Re:mp3 is "open" (1)

ArcadeMan (2766669) | about a year and a half ago | (#43295253)

And I laughed when I saw "RealAudio" listed. I haven't heard about those guys and their format in about a decade.

Celebrating the past. (0)

Anonymous Coward | about a year and a half ago | (#43293855)

Freedom is dead or dying. It's probably dead as far as the law is concerned.

How's LibreOffice these days? (1)

dehole (1577363) | about a year and a half ago | (#43294431)

Every time I try to use it, I am confronted with the intuitiveness and the additional time spent hunting around menus for the things I want (coming from Office 2003). The last time I checked, their replacement for excel is lacking too...

But by supporting LibreOffice, presumably one could fix those problems, and make the software greater than the competition. Supporting closed source platforms like Microsoft Windows, Office, Gmail, google calander, Exchange, etc... actually prevents decent alternatives from being popular. Microsoft would rather people pirate their software than for them to move to Mac or Linux.

Re:How's LibreOffice these days? (1)

Green Salad (705185) | about a year and a half ago | (#43296123)

I use both Libra and Microsoft. There's a big difference in my ability to interact with the world. I want to use LibreOffice whole hog because the interface is relatively stable from one version to the next, but I've concluded my government actively works to shut down open software and open documents, as it races towards "e-gov."

I loved the pre-ribbon MS-Office interface. (e.g. Office 2003) It had a semi-understandable philosophy of organization, toolbars were stable, easily customized and it took very few clicks to get anything done. However, each interface "improvement" seemed to thumb its nose at fans and anyone "invested" in Microsoft. It meant more clicks and time to do the same thing, in addition to nullification of my muscle-memory caused by the hunting around, it also destroyed any time investment I made in setting up reasonable defaults, like single line spacing between lines and investments in menu customization and pre-programmed footer standardization, such as "server\pathname" and "page y of x" in every footer. With the introduction of the ribbon system in 2007, I tried switching to OpenOffice/Libre Office and liked the more conservative menu system, but am concerned that it, too will try emulate MS look and feel.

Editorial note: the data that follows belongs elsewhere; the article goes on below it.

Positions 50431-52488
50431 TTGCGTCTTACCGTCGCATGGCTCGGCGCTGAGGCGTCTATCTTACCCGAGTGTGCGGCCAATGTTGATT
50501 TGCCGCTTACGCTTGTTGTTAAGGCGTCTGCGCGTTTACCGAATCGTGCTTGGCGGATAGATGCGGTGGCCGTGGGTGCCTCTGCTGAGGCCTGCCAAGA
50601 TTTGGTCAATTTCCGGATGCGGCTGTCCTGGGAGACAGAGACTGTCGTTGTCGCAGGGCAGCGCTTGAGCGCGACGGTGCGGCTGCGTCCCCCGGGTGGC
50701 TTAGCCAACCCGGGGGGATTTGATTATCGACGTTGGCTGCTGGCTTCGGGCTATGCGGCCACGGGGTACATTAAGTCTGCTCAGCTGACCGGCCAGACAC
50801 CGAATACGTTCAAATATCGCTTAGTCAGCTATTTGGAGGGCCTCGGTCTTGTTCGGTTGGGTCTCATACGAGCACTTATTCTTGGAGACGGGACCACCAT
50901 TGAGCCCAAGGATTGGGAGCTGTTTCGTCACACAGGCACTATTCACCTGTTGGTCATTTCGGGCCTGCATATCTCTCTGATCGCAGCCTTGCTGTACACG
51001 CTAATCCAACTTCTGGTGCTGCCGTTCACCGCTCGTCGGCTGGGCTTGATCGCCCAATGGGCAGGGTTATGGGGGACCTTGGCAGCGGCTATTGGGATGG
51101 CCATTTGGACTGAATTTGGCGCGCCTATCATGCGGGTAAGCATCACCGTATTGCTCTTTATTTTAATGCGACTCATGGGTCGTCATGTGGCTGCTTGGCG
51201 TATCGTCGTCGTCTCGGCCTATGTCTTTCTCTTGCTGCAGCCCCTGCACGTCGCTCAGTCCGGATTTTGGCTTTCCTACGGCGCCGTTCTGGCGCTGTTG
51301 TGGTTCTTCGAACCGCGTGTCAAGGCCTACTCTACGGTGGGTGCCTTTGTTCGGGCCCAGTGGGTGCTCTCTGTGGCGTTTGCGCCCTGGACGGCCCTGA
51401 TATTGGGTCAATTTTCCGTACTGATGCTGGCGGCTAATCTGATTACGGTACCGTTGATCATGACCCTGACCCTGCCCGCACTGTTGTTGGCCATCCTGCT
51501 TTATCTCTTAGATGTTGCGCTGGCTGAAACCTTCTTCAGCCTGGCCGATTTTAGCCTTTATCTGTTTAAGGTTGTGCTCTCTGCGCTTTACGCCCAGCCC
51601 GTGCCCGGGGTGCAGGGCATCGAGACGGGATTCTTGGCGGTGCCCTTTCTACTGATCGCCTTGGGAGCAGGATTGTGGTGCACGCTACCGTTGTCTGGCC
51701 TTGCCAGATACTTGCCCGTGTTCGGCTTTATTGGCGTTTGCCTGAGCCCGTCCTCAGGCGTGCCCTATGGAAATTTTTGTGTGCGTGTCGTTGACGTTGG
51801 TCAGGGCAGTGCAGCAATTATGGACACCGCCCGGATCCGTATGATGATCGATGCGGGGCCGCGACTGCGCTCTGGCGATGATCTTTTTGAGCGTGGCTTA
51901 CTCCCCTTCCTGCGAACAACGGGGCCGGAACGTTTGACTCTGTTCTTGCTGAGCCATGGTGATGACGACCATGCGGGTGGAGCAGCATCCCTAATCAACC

With the introduction of a blindingly white, thin texted menu visualization system in Office 2013, I just want to say F.U. and go open-source whole hog, since Microsoft regularly says F.U. to people, like me, that pay them money.

The issue that prevents me from going whole-hog is that various agencies of my government send out mandatory regulatory response documents to businesses using the latest versions of Excel, using Excel's proprietary features (macros) and I must fill in the blanks and respond by a certain date. When I try to raise issue with this, the attitude verges on "How cheap of you to ask for something in a different format. Smart businessmen invest in new software and try not to be a pain to their regulators." Consequently many businesses work downstream with their vendors (often small business) the same way. If my government was truly serious about breaking up a monopolies, it would stop mandating use of specific brands by putting out e-forms that didn't require a particular brand of software. If it insisted it needs to use Excel internally, at least, export to another generally usable format that doesn't require a specific purchase.

We're actively contemplating cyber-security laws requiring that citizens have only secure computers or be subject to fines and/or disconnection. I expect us to make a proprietary mess of that, too.

I actually don't mind monopolies when earned by consumer choice. I just mind monopolistic behavior towards customers who have no reasonable choice, reinforced by government action.

And DFD doesn't care about USA and Canada (1)

ArcadeMan (2766669) | about a year and a half ago | (#43295489)

All their documents are only available in A3 and A4 formats.

Even if we wanted to use those formats, it's near impossible to find printers and paper for those formats around here.